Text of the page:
On the day of Korman’s ruling, the White House said the president supported the Sebelius decision after she made it, “and he supports that decision today.” Whether that means the ruling will be appealed is still unclear. If it isn’t, the political calculus will be clear. He’s on the other side of those crazy moralists who worry about the message behind Plan B access for all.

Joan Vennochi writes for the Boston Globe.

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  1. Roe v Wade was passed in 1973 in part to ensure safe and secure access to abortions by women in the U.S.A. Please tell me how after 40 years, Dr. Kermit Gosnell, and his medical staff of incompetents, in Philadelphia can be killing mothers and babies for years? None of the mainstream media are outraged and reporting it. In fact, just the opposite. Silence is golden.

    Carmine D

  2. This is a highly debatable subject to say the least. In my mind, keep this drug in a locked glass display, so that IF a young lady inquired, could. Mind you, I am NOT for using abortions as birth control. But as a professional teacher working in a pregnant minor program, I have witnessed the torment of some,each with their own stories, and I stop at judging them.

    For young people, early sex can happen with innocent exploration, infatuation, or rape. Over the years, I have had the opportunity to serve all such cases. Our childhood guides our lives into adulthood, so when a child had LACKED quality adult guidance and supervision, or been abused, or molested, or has incurred negative experiences in their psyche, they are left mixed up and to their available resources when in trouble. What would YOU do in their situation?

    As much as I cringe over Plan B, I find it offers an alternative, however regretable alternative it is. With a crumbling infrastructure in Nevada and the USA, turning to a lifetime of Welfare/Social Services not only dooms the young girl, it dooms their unplanned child. Fostercare systems are clogged with children needing placement, which is a whole other story. Our schools are half full of such children who were born from "children" and we now see the results: high illiteracy, high numbers on Free/Reduced Federal Lunch Program, lives in Section 8 housing, or worse, homeless. This is the outcome of a few decades of PRO-Life stances and policy making in our American society. It is NOT a sustainable path, and furthermore, it has created an underclass within the poverty structure.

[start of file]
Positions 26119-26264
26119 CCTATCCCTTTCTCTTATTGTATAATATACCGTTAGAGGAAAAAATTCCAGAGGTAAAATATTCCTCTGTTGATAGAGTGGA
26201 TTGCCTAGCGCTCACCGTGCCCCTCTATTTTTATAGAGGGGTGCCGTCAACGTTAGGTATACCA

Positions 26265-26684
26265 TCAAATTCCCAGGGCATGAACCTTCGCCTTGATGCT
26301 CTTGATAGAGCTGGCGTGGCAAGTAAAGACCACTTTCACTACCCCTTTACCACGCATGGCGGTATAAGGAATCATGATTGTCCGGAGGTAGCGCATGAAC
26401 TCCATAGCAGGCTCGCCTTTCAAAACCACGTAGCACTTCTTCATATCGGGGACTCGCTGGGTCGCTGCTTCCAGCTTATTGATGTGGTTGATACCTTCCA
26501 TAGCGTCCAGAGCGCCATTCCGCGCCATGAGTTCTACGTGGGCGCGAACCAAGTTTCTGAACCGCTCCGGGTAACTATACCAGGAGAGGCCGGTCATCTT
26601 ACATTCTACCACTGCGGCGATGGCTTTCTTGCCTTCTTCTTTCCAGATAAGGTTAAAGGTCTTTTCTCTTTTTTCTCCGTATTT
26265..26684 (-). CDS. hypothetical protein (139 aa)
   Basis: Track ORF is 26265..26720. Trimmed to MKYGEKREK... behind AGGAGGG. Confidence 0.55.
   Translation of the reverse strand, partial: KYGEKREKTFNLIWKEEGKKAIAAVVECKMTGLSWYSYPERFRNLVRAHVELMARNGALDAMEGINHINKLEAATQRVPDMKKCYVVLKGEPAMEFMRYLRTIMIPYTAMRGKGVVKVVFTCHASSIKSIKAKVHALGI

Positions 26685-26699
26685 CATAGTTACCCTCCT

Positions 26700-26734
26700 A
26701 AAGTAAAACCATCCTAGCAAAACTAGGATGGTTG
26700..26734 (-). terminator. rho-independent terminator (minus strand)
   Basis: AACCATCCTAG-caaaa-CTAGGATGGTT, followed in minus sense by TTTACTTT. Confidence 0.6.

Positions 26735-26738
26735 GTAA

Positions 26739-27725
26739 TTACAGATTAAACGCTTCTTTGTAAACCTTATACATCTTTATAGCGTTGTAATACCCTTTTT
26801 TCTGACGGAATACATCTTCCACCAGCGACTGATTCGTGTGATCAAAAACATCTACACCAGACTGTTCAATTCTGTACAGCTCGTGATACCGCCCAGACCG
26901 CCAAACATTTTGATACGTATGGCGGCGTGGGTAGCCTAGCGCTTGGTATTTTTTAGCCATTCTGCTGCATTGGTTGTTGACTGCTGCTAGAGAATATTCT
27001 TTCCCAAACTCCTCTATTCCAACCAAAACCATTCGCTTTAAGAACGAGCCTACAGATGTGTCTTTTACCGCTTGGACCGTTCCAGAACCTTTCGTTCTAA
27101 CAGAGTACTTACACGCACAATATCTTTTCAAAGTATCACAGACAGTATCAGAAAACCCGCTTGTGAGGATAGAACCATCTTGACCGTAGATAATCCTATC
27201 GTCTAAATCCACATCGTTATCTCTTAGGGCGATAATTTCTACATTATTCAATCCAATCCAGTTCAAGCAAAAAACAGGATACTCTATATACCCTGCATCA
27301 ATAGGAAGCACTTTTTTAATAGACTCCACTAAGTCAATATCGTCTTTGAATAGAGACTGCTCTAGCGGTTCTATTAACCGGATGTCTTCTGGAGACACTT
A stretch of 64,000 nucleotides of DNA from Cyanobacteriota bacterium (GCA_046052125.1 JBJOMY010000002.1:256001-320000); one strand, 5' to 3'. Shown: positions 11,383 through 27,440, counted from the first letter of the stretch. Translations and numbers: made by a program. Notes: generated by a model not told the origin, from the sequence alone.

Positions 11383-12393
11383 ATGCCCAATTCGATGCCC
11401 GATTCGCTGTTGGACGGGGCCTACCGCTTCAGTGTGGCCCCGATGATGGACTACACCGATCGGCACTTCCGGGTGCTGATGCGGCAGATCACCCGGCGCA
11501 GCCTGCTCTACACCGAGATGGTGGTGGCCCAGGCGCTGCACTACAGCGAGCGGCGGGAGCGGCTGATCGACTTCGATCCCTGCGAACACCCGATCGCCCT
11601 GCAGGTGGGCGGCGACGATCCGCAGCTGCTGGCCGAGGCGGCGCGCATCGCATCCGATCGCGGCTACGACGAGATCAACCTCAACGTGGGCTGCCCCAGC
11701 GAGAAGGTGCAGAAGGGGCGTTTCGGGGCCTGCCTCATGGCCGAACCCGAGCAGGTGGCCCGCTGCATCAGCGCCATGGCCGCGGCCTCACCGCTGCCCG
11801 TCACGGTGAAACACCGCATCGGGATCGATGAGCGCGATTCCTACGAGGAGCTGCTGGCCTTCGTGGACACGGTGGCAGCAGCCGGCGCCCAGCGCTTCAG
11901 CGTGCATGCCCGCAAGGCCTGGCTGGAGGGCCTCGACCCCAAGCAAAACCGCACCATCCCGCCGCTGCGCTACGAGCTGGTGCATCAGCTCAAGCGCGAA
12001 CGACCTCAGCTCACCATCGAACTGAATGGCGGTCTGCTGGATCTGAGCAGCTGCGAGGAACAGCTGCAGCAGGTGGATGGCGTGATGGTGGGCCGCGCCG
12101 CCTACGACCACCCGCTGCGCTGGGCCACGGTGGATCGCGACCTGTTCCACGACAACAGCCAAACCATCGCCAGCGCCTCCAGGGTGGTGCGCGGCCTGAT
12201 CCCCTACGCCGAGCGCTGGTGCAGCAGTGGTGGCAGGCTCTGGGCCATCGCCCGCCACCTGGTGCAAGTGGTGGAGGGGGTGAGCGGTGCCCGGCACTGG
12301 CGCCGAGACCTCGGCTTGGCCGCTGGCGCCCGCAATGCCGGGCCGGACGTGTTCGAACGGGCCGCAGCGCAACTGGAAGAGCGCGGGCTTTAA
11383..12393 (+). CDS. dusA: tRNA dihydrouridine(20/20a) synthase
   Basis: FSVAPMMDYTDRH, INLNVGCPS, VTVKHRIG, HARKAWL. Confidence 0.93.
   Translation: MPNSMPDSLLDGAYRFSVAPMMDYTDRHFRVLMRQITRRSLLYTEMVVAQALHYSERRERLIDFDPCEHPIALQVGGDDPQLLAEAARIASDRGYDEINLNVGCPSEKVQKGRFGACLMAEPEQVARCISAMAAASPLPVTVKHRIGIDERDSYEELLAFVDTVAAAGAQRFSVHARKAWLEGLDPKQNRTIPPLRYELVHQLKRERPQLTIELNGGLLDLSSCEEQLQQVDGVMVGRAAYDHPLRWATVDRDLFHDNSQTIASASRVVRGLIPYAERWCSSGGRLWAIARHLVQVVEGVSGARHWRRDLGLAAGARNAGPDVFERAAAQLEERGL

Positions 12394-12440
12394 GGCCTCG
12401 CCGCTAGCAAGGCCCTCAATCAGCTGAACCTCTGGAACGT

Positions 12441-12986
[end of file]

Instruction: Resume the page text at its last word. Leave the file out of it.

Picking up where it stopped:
We all want to know that we were conceived and born into love and acceptance. It is that kind of love that carries us through our lives as we struggle to find our place under the sun. As parents, we want to offer our child(ren) the best possible and available in life, and that our children will grow to be even greater than ourselves.

    Can a child born into poverty and despair survive and do well? Yes, but rare few do. It is a lifetime of hell getting there for them. It is struggle each and every day. It is the kind of pain one becomes immune and numb to, just as a mechanism to survive and move forward each day.
    Part 1 of 2
    Blessings and Peace,
    Star

  3. Part 2 of 2
    As an educator, working and serving in the day to day school trenches, I do not see all those who advocate PRO-Life running to the at-risk schools and volunteering their time, resources/money, and energy to assist these children born from children, to make the plight of these outcomes of unplanned pregnancies any better. Where are these people?

    The humane thing to do, is offer the alternative/Plan B, with a devise that verbally gives the instructions and warnings (a device type that we all see in our fancy and fun greeting cards that sing, for example). Hopefully, the mental health system in our states and country will vastly improve in the near future, and access to counseling will be more available.

    Again, this is a highly charged moral, ethical, and time critical issue that truly affects our homes, neighborhoods, communities, state, and our whole country, and there are many points of view that are as valid and should be considered and respected. I offer what I know and have had personal experience with, without bringing my religion, or moralizing into the picture.

    If we judge anyone outside ourselves, we should walk a mile in their shoes first before speaking. This can be done by getting involved.

    Blessings and Peace,
    Star